"Contagium vivum fluidum," Latin for "contagious living fluid," was how viruses were first described in 1898. It was described as a fluid because the virus being studied was able to slip through the finest mesh filters then available, like a fluid.

Tillie Anderson was a Swedish seamstress who became a professional cyclist in America and dominated the sport in the 1890s. She won all but seven of the 130 races she entered. Unfortunately, women's cycling races declined and eventually ceased to be a professional possibility. By 1902 there were no longer any women’s races. Anderson switched careers, becoming a Swedish masseuse for wealthy families in Chicago, and helping establish bike paths in Chicago in the 1930s.

Using Dental Tartar to Reconstruct Diets from Japan's Edo Period

Samples of tartar from the teeth of 13 people who were buried in what is now eastern Tokyo in the latter half of the Edo Period, from 1603 to 1867 CE, were analyzed in a recent study. DNA from rice was identified in the tartar of eight of the individuals. The DNA of other foods, including daikon radish, the minty herb “shiso” perilla, green onion, Japanese chestnut, carrot, and pumpkin was also identified. The researchers noted that the DNA results match records describing these foods from the period.

Non-food items were also found. DNA from tobacco plants, which may have been smoked, was also found in the tartar. Slightly more obscure was resin from tropical lowland rainforest trees -- potentially a tooth powder? “The technique will make it possible to survey what each individual ate,” Rikai Sawafuji of the University of the Ryukyus said of the project. Such analysis could allow researchers to determine which foods were used as staples, and even which were an individual’s favorite foods, he added.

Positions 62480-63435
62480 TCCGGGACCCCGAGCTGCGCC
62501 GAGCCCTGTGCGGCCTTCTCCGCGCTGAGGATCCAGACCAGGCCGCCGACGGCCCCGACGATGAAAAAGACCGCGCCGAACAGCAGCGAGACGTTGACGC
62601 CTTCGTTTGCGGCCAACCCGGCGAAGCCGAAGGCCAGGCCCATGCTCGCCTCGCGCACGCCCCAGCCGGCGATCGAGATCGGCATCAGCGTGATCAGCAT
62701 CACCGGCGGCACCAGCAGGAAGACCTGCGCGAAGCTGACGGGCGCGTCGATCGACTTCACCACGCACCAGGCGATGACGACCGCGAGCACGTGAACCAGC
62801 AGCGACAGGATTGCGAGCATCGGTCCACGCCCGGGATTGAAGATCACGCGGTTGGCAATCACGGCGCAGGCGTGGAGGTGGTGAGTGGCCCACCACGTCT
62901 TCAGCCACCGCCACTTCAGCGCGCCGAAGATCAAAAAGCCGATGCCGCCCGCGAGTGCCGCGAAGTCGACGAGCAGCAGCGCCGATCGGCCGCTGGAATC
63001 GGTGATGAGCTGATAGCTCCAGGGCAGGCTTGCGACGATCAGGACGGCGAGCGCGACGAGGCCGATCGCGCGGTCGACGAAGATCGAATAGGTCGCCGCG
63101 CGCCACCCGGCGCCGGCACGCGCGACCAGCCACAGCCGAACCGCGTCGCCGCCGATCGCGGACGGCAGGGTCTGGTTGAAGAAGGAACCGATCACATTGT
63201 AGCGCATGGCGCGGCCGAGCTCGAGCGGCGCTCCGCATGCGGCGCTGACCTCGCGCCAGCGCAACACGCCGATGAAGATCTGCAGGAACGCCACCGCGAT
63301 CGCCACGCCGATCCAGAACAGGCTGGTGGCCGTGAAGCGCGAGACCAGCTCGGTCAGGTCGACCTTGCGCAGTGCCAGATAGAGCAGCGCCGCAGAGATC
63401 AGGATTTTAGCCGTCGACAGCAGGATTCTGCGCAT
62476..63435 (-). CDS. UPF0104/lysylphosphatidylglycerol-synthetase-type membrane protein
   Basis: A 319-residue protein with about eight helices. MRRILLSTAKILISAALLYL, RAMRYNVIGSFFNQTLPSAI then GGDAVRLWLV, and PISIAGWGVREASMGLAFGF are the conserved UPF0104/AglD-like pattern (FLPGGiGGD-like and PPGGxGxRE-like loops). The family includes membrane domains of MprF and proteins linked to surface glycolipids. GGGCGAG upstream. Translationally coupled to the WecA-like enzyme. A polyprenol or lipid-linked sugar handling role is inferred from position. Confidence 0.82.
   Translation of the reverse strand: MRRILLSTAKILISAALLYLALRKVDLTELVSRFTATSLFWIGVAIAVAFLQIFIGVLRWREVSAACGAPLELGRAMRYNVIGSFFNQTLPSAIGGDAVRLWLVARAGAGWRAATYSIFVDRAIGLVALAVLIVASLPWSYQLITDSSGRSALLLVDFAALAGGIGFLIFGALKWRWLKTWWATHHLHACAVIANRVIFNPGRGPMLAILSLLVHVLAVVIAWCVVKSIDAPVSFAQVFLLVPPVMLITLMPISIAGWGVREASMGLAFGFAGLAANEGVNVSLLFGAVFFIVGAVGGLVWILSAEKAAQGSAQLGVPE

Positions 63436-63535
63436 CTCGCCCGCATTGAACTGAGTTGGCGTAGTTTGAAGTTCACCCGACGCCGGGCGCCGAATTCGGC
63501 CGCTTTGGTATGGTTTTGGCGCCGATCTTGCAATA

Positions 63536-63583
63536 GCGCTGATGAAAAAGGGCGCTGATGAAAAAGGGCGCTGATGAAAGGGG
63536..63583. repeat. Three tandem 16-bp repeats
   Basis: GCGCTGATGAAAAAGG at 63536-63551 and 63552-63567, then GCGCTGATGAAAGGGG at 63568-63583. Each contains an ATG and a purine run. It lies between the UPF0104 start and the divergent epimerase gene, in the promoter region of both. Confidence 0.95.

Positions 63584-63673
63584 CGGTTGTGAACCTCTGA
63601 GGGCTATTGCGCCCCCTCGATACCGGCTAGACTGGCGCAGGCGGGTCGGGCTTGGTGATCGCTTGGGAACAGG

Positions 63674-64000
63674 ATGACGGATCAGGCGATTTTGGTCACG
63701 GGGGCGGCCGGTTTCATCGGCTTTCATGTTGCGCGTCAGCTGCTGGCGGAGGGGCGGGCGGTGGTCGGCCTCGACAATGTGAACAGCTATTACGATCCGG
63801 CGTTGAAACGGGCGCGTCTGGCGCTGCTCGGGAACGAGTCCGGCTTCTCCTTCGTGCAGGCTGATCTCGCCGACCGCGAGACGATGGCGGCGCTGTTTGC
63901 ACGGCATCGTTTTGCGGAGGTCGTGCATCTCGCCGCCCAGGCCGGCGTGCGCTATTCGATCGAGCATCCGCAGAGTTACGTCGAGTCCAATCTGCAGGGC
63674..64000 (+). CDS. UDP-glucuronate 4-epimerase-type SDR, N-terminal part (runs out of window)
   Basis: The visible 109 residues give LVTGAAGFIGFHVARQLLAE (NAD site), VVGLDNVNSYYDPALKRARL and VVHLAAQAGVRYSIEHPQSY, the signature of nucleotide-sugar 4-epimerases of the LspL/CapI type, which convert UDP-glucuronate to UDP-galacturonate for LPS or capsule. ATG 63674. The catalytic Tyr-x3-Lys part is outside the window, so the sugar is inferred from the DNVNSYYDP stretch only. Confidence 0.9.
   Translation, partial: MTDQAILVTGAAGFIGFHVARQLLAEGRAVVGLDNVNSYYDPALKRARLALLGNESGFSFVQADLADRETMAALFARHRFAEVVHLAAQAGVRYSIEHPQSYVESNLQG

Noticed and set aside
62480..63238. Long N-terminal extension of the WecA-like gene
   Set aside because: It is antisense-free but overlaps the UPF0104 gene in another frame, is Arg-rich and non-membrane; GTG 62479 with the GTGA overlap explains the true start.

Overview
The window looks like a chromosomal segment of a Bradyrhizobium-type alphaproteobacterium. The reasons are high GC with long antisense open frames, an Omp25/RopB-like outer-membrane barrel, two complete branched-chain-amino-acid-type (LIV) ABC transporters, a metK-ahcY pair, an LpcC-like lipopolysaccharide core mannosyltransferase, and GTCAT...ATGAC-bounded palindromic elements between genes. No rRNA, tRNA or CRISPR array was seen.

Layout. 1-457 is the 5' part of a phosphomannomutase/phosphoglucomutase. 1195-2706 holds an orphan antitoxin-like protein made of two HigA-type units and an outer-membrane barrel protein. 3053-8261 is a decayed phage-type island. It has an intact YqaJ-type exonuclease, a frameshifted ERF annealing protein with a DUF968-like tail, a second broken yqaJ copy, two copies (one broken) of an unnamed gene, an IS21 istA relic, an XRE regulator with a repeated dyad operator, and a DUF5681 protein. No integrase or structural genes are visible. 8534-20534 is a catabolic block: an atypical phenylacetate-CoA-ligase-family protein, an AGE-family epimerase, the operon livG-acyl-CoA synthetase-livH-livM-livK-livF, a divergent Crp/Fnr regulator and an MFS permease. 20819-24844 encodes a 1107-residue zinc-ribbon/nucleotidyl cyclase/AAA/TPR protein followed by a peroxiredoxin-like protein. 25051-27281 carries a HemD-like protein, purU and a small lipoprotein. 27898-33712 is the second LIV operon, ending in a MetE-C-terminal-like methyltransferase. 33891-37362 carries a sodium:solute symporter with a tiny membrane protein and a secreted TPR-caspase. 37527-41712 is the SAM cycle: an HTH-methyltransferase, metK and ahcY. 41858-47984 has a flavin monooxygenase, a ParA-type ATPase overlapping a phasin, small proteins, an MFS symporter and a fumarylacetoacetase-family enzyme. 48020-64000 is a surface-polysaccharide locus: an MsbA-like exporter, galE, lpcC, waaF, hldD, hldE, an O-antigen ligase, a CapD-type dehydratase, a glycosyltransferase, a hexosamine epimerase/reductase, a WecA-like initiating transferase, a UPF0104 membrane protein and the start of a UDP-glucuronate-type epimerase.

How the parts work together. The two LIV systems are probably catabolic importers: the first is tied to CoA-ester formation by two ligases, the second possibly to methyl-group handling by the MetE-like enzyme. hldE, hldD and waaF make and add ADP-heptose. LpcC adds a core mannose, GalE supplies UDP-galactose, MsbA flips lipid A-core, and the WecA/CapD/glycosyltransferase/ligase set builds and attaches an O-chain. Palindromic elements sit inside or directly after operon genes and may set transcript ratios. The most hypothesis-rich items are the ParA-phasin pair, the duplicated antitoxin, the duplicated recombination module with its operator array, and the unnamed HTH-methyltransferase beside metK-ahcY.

Mark Twain once entered a contest that offered $10 for the best original poem on the topic of spring, “no poem to be considered unless it should possess positive value.” He submitted this and took the prize.

An Anecdote on Shakespeare, the Mexican-American War, and the Male Psyche

In 1845 the US President James Polk ordered about half of the United States army to enter Texas, then an independent country the US had just annexed, and set up camp north of the new Mexican border. Polk wanted to provoke Mexico into attacking and starting a war. The army was basically told to mass just close enough to Mexican border to be worrisome, then stay put and do nothing. As you can imagine the men started drinking, fighting, and generally behaving like bored young men. Their officers decided to curb the rowdy behavior by...building a theater and staging Shakespeare plays! Only logical solution, really.

The first play planned was Othello. They found an officer, Porter, to play the lead role, but then there was a problem: who could play Desdemona? The officers eventually discovered a slim, girlish officer who everyone acknowledged looked great in a dress. His name was Ulysses S Grant. So this is the story of how the man who would become the general that led the Union Army in the American Civil War, then led the country as president through the start of Reconstruction after slavery was abolished, spent time rehearsing what it would be like to be a white woman in love with a black man.

In the end Porter could not handle playing Othello opposite Grant as Desdemona, and they brought in an actress from New Orleans. Makes you think about American society's willingness to accommodate male fragility around their sexuality.